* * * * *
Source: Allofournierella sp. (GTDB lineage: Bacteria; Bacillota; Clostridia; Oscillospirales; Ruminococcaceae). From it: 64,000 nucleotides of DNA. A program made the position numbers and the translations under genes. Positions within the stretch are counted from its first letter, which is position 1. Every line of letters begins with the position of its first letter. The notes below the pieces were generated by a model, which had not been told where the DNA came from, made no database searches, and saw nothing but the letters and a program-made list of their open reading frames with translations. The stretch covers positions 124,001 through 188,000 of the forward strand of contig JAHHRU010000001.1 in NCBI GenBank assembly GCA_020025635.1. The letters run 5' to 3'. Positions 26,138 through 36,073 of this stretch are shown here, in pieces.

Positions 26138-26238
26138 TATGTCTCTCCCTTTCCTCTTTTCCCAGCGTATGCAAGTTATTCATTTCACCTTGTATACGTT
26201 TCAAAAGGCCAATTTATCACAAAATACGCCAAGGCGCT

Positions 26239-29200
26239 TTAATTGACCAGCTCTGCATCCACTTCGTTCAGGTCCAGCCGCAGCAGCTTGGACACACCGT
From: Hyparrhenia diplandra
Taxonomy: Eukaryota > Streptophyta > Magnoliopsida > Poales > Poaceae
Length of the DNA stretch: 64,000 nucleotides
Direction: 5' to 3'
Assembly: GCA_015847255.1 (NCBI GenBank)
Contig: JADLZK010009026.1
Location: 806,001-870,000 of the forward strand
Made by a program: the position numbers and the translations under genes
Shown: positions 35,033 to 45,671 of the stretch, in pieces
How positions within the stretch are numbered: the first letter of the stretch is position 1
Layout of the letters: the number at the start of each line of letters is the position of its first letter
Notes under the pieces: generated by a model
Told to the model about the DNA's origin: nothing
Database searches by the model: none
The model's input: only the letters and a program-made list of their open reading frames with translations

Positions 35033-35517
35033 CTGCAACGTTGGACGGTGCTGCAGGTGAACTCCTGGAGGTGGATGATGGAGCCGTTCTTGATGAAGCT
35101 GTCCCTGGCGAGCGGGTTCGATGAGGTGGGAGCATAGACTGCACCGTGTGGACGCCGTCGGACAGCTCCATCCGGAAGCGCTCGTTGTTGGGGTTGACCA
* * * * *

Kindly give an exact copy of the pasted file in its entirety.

Source: Allofournierella sp. (GTDB lineage: Bacteria; Bacillota; Clostridia; Oscillospirales; Ruminococcaceae). From it: 64,000 nucleotides of DNA. A program made the position numbers and the translations under genes. Positions within the stretch are counted from its first letter, which is position 1. Every line of letters begins with the position of its first letter. The notes below the pieces were generated by a model, which had not been told where the DNA came from, made no database searches, and saw nothing but the letters and a program-made list of their open reading frames with translations. The stretch covers positions 124,001 through 188,000 of the forward strand of contig JAHHRU010000001.1 in NCBI GenBank assembly GCA_020025635.1. The letters run 5' to 3'. Positions 26,138 through 36,073 of this stretch are shown here, in pieces.

Positions 26138-26238
26138 TATGTCTCTCCCTTTCCTCTTTTCCCAGCGTATGCAAGTTATTCATTTCACCTTGTATACGTT
26201 TCAAAAGGCCAATTTATCACAAAATACGCCAAGGCGCT

Positions 26239-29200
26239 TTAATTGACCAGCTCTGCATCCACTTCGTTCAGGTCCAGCCGCAGCAGCTTGGACACACCGT
From: Hyparrhenia diplandra
Taxonomy: Eukaryota > Streptophyta > Magnoliopsida > Poales > Poaceae
Length of the DNA stretch: 64,000 nucleotides
Direction: 5' to 3'
Assembly: GCA_015847255.1 (NCBI GenBank)
Contig: JADLZK010009026.1
Location: 806,001-870,000 of the forward strand
Made by a program: the position numbers and the translations under genes
Shown: positions 35,033 to 45,671 of the stretch, in pieces
How positions within the stretch are numbered: the first letter of the stretch is position 1
Layout of the letters: the number at the start of each line of letters is the position of its first letter
Notes under the pieces: generated by a model
Told to the model about the DNA's origin: nothing
Database searches by the model: none
The model's input: only the letters and a program-made list of their open reading frames with translations

Positions 35033-35517
35033 CTGCAACGTTGGACGGTGCTGCAGGTGAACTCCTGGAGGTGGATGATGGAGCCGTTCTTGATGAAGCT
35101 GTCCCTGGCGAGCGGGTTCGATGAGGTGGGAGCATAGACTGCACCGTGTGGACGCCGTCGGACAGCTCCATCCGGAAGCGCTCGTTGTTGGGGTTGACCA